The reliance on Louisiana bloggers for independent analysis of the scores is in itself an interesting development in the media’s presumed role in holding public officials accountable.
Critics bemoan the local mainstream media for being unquestioningly pro-privatization, pro-White, and blindly accepting whatever obscure data the state is willing to give.
There are several ongoing lawsuits against the state for withholding public education data.
Nationally, bloggers and researchers have also criticized the state for its data spin and manipulation – particularly when it comes to the state’s wished-for “RSD miracle.”
“Louisiana Educator” blogger and retired educator Michael Deshotels wrote on June 3, “Another significant factor that produces seemingly amazing gains in student performance for the RSD is a major inflation of accountability testing results over a period of years. Over the last ten years, most schools across the state (not just the RSD schools) have demonstrated dramatic improvements in the LEAP measure of grade level performance for math and ELA. But during the same period, the National Assessment of Educational Progress (NAPE) showed very little improvement for Louisiana students. Over the last 10-year period NAPE results showed approximately a 2.5 percent total gain in achievement for Louisiana students. This is significantly less than the average gains by all the other states on NAPE. This discrepancy is a strong indication of score inflation for the state’s accountability testing. Either the tests got easier or students learned how to perform better on the state tests without significantly improving their English and math skills. My conclusion is that teachers in Louisiana produced what they were expected to produce. Better test scores. But that did not mean that students were significantly better educated.”
The state’s deduction of “steady” and the questionable validity of the scores, however, should not underrate the significance of the scores, France writes: “Test scores are enormously important in this State in terms of money and power. The incentive to alter them is significant, and amazingly there are no outside auditors that verify the accuracy of this data or how it is used. These scores determine the allocation of hundreds of millions of federal funds and billions of dollars in state funding.”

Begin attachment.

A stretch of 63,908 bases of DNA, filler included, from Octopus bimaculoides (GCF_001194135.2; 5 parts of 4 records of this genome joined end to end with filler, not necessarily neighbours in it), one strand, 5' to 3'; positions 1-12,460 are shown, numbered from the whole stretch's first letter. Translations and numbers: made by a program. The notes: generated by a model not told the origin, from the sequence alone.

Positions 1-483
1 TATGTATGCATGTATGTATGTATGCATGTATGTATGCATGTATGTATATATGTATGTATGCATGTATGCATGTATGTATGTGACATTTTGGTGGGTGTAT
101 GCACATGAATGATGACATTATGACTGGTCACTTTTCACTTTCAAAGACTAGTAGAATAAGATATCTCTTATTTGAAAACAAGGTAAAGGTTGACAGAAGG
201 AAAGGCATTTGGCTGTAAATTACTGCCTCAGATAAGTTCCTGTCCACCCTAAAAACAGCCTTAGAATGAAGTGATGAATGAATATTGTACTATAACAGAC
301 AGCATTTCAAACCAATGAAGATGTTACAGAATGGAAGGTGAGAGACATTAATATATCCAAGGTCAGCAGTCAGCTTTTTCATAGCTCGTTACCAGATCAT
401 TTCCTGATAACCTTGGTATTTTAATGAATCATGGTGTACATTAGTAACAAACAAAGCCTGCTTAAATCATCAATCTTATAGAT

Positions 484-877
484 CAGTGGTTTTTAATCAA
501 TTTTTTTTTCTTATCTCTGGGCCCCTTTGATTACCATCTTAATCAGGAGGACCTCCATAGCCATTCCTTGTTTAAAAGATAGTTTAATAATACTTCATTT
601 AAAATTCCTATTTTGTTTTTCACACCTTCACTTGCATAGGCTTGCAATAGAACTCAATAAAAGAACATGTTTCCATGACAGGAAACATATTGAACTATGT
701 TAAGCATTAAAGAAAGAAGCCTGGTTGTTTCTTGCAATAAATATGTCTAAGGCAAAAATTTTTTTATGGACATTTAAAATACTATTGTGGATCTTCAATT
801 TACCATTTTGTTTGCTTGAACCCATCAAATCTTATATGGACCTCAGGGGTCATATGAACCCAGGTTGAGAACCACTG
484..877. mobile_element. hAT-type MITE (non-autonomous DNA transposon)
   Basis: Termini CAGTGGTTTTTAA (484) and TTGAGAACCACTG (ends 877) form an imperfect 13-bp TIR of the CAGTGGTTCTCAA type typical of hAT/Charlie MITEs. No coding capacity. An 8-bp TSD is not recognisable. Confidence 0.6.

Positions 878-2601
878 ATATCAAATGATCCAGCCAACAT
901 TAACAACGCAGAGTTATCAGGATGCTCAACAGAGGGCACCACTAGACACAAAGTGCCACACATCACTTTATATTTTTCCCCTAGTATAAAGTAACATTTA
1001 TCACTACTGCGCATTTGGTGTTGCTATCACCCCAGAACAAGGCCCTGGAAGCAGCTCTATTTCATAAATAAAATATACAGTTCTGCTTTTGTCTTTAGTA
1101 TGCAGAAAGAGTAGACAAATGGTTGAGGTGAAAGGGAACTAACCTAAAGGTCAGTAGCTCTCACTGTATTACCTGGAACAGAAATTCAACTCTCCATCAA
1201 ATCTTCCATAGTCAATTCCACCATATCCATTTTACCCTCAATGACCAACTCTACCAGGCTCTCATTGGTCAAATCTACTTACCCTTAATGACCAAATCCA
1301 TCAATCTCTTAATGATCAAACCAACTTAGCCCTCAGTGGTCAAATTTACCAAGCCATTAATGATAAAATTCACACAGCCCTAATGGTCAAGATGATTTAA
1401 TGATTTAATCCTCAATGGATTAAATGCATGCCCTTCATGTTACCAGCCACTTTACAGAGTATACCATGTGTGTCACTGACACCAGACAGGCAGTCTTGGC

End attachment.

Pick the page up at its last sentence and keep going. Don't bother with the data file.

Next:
The lives of children can be altered forever as a result of the scores, France notes.
Adding to the LEAP drama is the Common Core political fireball, which has seared one of the first major divisions between White and Gov. Bobby Jindal, who was at first pro- but is now anti-Common Core.
The latest tests were not yet completely aligned to Common Core, but are part of the transition. According to the LDOE, “The one-time, transitional 2014 LEAP and iLEAP tests were aligned with new academic expectations that demand higher levels of critical thinking and writing.”
Curiously, White avoids ever uttering the words “Common Core” in the press release, instead using the phrases, “more challenging learning standards,” and “new academic expectations.”
“Teachers, students, and families performed this year on these one-time tests as we expected when the tests were created,” White said in the press release. “Over the next decade, however, we will gradually raise our expectations, and it will be more challenging to compete. We owe our kids that change, but we will do it in a way that does not denigrate schools or humiliate educators.”
For Schneider, there is no way to legitimately gauge what this year’s test results mean or how they compare to previous years. “To parents and administrators who are chagrined at comparisons between 2013 and 2014 LEAP and iLEAP results:” Schneider writes, “Know that the comparisons are fiction. You might as well attribute the results to pixie dust and fairies.”
Despite the constant changes under his tenure characterized by value-added modeling and aggressive privatization, White told teachers last Tuesday that they are owed consistency. At a teacher’s conference regarding the transition, White said:
“For years, we have been walking this journey,” he said. “Each leg of the trip has provided some challenge, some doubt, some controversy. Now, as we turn the final corner, we see a long, straight road ahead. And we policymakers owe teachers consistency. Now we owe you clarity. Now we owe you time to settle in and lead the way.”
This article originally published in the June 9, 2014 print edition of The Louisiana Weekly newspaper.